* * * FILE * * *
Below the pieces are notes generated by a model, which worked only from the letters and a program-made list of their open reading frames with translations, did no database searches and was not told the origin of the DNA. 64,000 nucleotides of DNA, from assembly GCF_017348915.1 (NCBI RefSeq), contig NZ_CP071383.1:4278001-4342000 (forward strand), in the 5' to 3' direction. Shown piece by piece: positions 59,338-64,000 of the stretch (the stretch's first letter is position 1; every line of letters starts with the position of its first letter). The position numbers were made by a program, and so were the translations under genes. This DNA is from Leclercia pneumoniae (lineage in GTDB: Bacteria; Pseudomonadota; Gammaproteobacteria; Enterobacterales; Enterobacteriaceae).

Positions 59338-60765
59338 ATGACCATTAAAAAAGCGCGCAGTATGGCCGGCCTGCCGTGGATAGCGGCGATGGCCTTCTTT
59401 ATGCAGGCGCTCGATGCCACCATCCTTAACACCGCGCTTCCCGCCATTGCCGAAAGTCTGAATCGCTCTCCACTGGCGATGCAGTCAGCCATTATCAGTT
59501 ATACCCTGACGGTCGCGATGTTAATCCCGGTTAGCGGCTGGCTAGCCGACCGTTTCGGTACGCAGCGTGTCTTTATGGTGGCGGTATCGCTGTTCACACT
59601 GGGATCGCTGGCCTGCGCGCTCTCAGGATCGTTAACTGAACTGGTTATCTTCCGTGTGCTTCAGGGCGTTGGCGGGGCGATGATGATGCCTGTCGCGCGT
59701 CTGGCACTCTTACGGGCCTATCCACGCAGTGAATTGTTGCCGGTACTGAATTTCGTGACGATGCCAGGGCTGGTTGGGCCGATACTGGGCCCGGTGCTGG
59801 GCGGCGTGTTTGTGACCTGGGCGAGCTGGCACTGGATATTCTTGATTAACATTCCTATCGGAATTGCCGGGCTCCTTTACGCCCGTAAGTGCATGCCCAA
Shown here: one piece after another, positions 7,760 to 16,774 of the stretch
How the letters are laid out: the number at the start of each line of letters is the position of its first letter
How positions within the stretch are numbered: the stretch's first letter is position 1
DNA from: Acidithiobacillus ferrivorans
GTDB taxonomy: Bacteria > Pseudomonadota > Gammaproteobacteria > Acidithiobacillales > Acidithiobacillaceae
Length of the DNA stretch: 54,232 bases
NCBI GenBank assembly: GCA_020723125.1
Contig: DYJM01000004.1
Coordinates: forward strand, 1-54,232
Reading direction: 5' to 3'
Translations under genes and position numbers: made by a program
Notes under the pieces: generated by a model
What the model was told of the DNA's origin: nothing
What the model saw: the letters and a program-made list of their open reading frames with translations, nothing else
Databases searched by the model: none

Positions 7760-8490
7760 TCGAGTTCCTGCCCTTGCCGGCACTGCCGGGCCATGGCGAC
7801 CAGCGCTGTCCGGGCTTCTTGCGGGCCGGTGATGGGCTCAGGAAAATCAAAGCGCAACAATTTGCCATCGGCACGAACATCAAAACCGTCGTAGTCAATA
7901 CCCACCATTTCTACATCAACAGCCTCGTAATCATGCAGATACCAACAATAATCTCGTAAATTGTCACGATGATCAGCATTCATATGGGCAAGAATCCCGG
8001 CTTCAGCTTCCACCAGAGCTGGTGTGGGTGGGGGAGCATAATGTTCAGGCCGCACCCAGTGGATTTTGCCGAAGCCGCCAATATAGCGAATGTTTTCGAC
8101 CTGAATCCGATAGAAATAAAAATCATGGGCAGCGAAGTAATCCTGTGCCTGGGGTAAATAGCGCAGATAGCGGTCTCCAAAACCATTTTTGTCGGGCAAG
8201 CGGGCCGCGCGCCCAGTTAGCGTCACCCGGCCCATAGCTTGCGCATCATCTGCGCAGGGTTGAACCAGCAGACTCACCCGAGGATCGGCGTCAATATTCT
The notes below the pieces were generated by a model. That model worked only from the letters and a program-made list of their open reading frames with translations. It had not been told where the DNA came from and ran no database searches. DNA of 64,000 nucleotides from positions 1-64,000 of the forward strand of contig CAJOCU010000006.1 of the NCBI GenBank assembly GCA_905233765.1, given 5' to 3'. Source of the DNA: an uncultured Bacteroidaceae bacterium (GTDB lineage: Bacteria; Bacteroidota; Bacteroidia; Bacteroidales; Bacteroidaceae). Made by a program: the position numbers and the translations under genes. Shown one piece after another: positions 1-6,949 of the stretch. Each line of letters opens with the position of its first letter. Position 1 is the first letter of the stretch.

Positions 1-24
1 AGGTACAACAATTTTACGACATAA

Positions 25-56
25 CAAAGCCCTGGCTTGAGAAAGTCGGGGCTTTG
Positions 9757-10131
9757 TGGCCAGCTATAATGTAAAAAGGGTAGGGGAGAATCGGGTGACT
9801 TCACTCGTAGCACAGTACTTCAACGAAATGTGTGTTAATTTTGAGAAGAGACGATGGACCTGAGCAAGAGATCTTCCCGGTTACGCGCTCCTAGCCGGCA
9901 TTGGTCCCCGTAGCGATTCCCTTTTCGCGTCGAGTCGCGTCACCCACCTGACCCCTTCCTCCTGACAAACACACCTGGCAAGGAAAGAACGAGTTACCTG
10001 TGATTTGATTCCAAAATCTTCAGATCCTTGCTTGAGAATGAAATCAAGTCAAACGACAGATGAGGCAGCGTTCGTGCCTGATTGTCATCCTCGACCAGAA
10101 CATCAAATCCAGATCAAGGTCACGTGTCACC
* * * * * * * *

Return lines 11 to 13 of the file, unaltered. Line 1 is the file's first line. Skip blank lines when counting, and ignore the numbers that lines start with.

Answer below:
How positions within the stretch are numbered: the stretch's first letter is position 1
DNA from: Acidithiobacillus ferrivorans
GTDB taxonomy: Bacteria > Pseudomonadota > Gammaproteobacteria > Acidithiobacillales > Acidithiobacillaceae